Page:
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England's Wars of Religion, Revisited.

By: Burgess, Glenn, Professor.
Contributor(s): Prior, Charles W A, Dr.
Material type: TextTextSeries: eBooks on Demand.Publisher: Farnham : Ashgate Publishing Ltd, 2013Description: 1 online resource (350 p.).ISBN: 9781409419747.Subject(s): Great Britain -- History -- Civil War, 1642-1649 -- Historiography | Great Britain -- History -- Commonwealth and Protectorate, 1649-1660 -- Historiography | Great Britain -- History -- Puritan Revolution, 1642-1660 -- Historiography | Political science --Great Britain --History --17th century | Religion and politics --England --History --17th centuryGenre/Form: Electronic books.Additional physical formats: Print version:: England's Wars of Religion, RevisitedDDC classification: 941.06/30072 | 942.062 | 942'.062 LOC classification: DA403 .E54 2011DA403.E54 2011Online resources: Click here to view this ebook.
Contents:
Cover; Contents; List of Figures; Notes on Contributors; Preface; 1 Introduction: Religion and the Historiography of the English Civil War; 2 Sacred Kingship in France and England in the Age of the Wars of Religion; 3 The Continental Counter-Reformation and the Plausibility of the Popish Plots, 1638-1642; 4 The Mind of William Laud; 5 Cannons and Constitutions; 6 Prayer Book and Protestation; 7 Sir Simonds D'Ewes: A 'respectable conservative' or a 'fiery spirit'?; 8 Wars of Religion and Royalist Political Thought; 9 Natural Law and Holy War in the English Revolution
10 Oliver Cromwell on Religion and Resistance11 Oliver Cromwell and the Cause of Civil and Religious Liberty; 12 England's Exodus: The Civil War as a War of Deliverance; 13 Restoration Anti-Catholicism: A Prejudice in Motion; 14 Renaming England's Wars of Religion; Index
Summary: In this collection, leading scholars address John Morrill's suggestion the constitutional conflict that wracked the British Isles in the mid-seventeenth century was fuelled primarily by religious beliefs, rather than secular political ideas. The essays revisit concepts of the culture of allegiance, looking at what motivated minorities to fight, whilst emphasising the many elements of fundamental agreement that existed between the warring factions.
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DA403 .E54 2011 | DA403.E54 2011 (Browse shelf) http://uttyler.eblib.com/patron/FullRecord.aspx?p=714111 Available EBL714111

Cover; Contents; List of Figures; Notes on Contributors; Preface; 1 Introduction: Religion and the Historiography of the English Civil War; 2 Sacred Kingship in France and England in the Age of the Wars of Religion; 3 The Continental Counter-Reformation and the Plausibility of the Popish Plots, 1638-1642; 4 The Mind of William Laud; 5 Cannons and Constitutions; 6 Prayer Book and Protestation; 7 Sir Simonds D'Ewes: A 'respectable conservative' or a 'fiery spirit'?; 8 Wars of Religion and Royalist Political Thought; 9 Natural Law and Holy War in the English Revolution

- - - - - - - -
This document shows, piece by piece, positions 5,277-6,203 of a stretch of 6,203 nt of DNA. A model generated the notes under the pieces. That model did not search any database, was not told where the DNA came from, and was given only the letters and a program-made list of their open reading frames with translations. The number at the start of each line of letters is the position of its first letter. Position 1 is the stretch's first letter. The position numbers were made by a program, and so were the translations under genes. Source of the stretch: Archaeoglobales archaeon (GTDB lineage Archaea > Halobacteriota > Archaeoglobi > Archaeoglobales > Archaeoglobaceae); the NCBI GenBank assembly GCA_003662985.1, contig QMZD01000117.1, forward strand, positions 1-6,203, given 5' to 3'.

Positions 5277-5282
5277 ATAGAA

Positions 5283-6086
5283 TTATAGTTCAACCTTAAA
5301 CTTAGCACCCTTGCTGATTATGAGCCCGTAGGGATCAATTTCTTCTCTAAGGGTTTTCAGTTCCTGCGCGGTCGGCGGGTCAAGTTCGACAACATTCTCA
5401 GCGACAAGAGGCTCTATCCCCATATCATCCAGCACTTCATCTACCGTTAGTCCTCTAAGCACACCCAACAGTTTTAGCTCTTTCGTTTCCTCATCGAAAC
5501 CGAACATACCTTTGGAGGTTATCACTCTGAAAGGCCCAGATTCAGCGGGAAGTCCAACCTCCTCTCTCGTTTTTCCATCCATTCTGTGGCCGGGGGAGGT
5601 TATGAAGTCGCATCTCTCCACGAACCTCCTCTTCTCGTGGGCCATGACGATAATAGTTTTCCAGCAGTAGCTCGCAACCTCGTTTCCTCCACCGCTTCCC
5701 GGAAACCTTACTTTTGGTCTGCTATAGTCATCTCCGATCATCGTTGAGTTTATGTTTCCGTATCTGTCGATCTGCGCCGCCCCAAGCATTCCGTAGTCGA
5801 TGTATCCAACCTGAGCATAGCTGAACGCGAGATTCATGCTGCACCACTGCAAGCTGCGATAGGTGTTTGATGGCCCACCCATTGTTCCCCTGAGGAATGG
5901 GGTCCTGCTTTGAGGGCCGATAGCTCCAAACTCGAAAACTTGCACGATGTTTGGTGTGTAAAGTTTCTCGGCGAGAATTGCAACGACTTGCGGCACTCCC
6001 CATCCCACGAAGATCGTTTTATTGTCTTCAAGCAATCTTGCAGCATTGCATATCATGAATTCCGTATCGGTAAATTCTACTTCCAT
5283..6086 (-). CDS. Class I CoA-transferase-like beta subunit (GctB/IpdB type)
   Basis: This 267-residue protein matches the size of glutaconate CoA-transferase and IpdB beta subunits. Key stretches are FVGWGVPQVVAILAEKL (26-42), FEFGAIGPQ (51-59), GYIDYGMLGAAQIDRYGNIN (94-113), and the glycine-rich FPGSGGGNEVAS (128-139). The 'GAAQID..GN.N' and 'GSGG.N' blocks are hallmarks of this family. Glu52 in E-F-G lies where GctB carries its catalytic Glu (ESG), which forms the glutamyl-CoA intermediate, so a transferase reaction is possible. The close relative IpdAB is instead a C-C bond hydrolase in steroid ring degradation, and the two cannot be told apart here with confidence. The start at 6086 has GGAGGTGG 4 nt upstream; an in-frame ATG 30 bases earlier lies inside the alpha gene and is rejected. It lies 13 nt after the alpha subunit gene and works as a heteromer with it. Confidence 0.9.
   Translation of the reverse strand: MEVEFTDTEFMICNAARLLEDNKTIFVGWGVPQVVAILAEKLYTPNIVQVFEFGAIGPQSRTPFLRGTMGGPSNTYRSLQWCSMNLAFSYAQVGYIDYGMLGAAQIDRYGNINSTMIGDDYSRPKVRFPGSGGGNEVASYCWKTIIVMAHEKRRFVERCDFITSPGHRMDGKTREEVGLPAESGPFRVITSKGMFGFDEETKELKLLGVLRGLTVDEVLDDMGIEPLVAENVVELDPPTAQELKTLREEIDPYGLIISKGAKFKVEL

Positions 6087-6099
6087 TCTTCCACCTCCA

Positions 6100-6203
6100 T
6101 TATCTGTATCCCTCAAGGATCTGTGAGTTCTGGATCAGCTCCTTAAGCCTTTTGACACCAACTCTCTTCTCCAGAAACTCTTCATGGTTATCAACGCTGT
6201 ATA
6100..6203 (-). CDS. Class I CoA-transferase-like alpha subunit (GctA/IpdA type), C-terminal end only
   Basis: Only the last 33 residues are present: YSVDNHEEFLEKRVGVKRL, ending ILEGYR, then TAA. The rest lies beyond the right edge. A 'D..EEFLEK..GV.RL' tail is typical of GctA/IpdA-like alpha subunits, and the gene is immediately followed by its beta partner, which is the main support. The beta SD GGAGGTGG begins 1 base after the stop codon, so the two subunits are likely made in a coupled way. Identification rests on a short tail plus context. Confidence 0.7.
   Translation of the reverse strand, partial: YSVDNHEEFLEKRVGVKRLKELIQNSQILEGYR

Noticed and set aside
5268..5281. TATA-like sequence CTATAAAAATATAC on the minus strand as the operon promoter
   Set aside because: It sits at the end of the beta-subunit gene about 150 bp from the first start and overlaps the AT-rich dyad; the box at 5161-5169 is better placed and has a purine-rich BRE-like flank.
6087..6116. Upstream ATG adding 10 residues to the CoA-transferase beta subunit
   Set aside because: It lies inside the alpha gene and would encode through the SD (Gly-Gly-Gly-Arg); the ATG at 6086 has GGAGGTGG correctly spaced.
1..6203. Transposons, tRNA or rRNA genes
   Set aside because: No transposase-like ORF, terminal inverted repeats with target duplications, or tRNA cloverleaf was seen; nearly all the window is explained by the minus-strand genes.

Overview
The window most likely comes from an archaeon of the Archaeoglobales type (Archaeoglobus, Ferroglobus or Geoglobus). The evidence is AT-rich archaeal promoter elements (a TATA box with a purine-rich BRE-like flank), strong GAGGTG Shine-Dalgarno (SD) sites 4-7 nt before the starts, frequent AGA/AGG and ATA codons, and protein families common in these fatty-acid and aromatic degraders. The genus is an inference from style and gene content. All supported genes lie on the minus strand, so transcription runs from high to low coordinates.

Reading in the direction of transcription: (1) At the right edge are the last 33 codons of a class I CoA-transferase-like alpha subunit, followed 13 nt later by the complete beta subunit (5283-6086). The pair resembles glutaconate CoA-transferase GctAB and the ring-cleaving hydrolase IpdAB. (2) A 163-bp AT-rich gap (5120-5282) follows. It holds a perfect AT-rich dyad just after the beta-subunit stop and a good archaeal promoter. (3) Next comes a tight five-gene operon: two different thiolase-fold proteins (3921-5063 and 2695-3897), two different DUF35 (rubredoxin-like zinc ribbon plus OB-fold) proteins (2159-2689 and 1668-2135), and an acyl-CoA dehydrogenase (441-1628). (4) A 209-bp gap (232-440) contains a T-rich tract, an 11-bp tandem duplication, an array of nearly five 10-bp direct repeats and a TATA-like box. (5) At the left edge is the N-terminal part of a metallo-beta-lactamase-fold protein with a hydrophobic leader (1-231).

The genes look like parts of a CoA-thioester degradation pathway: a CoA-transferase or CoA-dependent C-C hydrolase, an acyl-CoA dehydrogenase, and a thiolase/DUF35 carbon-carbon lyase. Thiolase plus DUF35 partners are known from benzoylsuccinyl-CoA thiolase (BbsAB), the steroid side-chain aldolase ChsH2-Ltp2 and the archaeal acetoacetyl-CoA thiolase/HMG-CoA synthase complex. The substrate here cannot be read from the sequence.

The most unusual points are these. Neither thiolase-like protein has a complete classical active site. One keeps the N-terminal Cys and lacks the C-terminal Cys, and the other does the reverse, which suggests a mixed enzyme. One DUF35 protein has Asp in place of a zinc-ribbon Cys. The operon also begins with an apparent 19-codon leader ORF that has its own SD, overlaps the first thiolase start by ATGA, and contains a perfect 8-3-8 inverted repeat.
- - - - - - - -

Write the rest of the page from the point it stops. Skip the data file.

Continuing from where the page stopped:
10 Oliver Cromwell on Religion and Resistance11 Oliver Cromwell and the Cause of Civil and Religious Liberty; 12 England's Exodus: The Civil War as a War of Deliverance; 13 Restoration Anti-Catholicism: A Prejudice in Motion; 14 Renaming England's Wars of Religion; Index

In this collection, leading scholars address John Morrill's suggestion the constitutional conflict that wracked the British Isles in the mid-seventeenth century was fuelled primarily by religious beliefs, rather than secular political ideas. The essays revisit concepts of the culture of allegiance, looking at what motivated minorities to fight, whilst emphasising the many elements of fundamental agreement that existed between the warring factions.

Description based upon print version of record.

Reviews provided by Syndetics

CHOICE Review

John Morrill claims the war that broke out between Charles I and his subjects in 1642 "was not the first European revolution: it was the last of the Wars of Religion." The authors in this book (originating in a 2008 symposium) take this no longer controversial statement as their point of departure. The essay that opens this volume examines how the "master narrative of the English Revolution" has evolved since the 17th century; until recently, historians understood the struggle as an effort to preserve civil liberty, but one that used a religious idiom to express a revolutionary ideology (pace Christopher Hill). Each contributor rejects positivism, believing one must take seriously the religious language and discourse of the time. Essays are devoted to the attitudes and mental furniture of characters as different as Sir Simonds D'Ewes and William Laud, while two others deal with Oliver Cromwell. Blair Worden's essay shows how concerns about the rights of subjects in the 1640s ("civil liberty") conjoined with "liberty of conscience" during the Protectorate to produce a new ideal: "civil and religious liberty" (the grail of Whigs for the next two centuries). Summing Up: Recommended. Graduate students/faculty. D. R. Bisson Belmont University

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